NamPower mum on Xaris cancellation

02 March 2018 | Justice

NamPower says it is not at liberty to say why it has cancelled the request for proposal (RFP) to jointly develop the Walvis Bay Power Project with Xaris Energy.

NamPower cancelled the lucrative tender, estimated at N$5 billion, with Xaris on 1 February.

In a brief statement the power utility yesterday said it had begun crafting its “strategic intent”, a process that would enable the development of a new five-year corporate strategic and business plan.

Its current five-year plan ends in June.

The new strategy, NamPower said, was aimed at meeting its goal for medium- and long-term energy self-sufficiency.

“Once finalised, the strategic intent will be presented at a stakeholder forum to all interested stakeholders in the electricity supply industry for their views and input. The public is, however, assured that NamPower is and will continue to ensure security of supply to Namibia in accordance with its mandate,” NamPower said.

The power utility faced harsh criticism and a court challenge after it had awarded the tender to Xaris Energy, in which Vice-President Nangolo Mbumba and Namibia Financial Institutions Supervisory Authority (Namfisa) executive member Boni Paulino have shares.



Supreme court reserves judgement

The Supreme Court yesterday reserved judgement in an appeal by Arandis Power against a High Court decision that its challenge against awarding the lucrative Walvis Bay Power Project tender to Xaris Energy had no merit and lacked integrity.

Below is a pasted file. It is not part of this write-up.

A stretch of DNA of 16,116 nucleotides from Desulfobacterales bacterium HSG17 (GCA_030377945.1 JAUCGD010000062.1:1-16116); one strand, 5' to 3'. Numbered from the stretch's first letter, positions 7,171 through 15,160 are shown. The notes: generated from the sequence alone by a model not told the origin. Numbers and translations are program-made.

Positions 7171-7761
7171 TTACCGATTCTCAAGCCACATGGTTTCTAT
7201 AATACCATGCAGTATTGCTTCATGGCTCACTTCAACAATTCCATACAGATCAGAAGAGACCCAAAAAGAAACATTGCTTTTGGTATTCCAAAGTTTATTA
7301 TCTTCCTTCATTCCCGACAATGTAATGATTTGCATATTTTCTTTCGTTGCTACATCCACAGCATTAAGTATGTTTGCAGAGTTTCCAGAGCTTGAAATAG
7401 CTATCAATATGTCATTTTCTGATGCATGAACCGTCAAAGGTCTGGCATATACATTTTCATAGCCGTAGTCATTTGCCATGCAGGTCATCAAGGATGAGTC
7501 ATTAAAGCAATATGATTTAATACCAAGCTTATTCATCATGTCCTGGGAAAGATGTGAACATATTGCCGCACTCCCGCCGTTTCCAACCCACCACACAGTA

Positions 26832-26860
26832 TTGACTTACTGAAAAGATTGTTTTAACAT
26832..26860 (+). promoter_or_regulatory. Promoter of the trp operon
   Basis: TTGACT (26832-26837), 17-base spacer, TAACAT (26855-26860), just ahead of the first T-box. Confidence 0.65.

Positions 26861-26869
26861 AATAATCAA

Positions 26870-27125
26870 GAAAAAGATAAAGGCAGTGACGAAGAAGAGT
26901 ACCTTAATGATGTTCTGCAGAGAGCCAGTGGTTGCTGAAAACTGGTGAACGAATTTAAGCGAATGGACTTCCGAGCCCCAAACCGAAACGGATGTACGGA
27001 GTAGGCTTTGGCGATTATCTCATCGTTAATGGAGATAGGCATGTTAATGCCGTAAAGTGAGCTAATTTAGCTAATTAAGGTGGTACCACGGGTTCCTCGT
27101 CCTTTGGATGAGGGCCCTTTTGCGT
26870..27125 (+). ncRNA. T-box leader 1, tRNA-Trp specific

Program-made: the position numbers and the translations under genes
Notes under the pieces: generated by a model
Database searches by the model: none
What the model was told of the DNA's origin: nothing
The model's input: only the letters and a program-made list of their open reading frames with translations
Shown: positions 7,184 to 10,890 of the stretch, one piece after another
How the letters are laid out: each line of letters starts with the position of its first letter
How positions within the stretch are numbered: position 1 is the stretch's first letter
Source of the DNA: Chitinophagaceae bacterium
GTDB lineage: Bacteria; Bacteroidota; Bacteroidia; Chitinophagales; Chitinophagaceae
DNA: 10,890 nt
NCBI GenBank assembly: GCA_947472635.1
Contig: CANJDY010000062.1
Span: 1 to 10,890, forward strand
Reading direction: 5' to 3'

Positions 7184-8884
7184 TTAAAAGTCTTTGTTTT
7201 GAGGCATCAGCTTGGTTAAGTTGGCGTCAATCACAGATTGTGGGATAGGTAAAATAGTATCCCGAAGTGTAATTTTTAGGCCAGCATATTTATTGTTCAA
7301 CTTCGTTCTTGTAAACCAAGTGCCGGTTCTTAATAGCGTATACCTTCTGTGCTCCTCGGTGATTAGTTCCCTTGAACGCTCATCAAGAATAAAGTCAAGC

Arandis Power filed its appeal with the Supreme Court on 30 January.

Two days later, on 1 February, NamPower informed it that the RFP by Xaris to jointly develop the 250-megawatt power plant had been cancelled.

Legal representatives of Xaris and Arandis then met on 8 February to discuss how the new development would affect Arandis's Supreme Court appeal and Xaris's legal representatives felt it was moot.

Acting on behalf of Arandis, law firm Etzold-Duvenhage Attorneys argued that the matter was not moot, arguing that it would only be over if Xaris “unequivocally and irrevocably” acknowledged in writing that the tender with NamPower had been validly cancelled and that the decision by NamPower to award the tender to it on 30 March 2015 was of no force and effect.

The Arandis team argued that Xaris had refused to provide the requisite acknowledgement of the tender cancellation.

Xaris's legal representatives, Engling, Stritter and Partners, in their heads of argument before the Supreme Court said they would challenge NamPower's cancellation of the tender and seek to enforce the tender award in its favour.

Arandis challenged the lawfulness and validity of awarding the tender to Xaris and whether Xaris could seek to enforce it.

Arandis maintained that the tender award was invalid and therefore Xaris could not seek its enforcement, irrespective of the confirmed cancellation of the tender.

CATHERINE SASMAN

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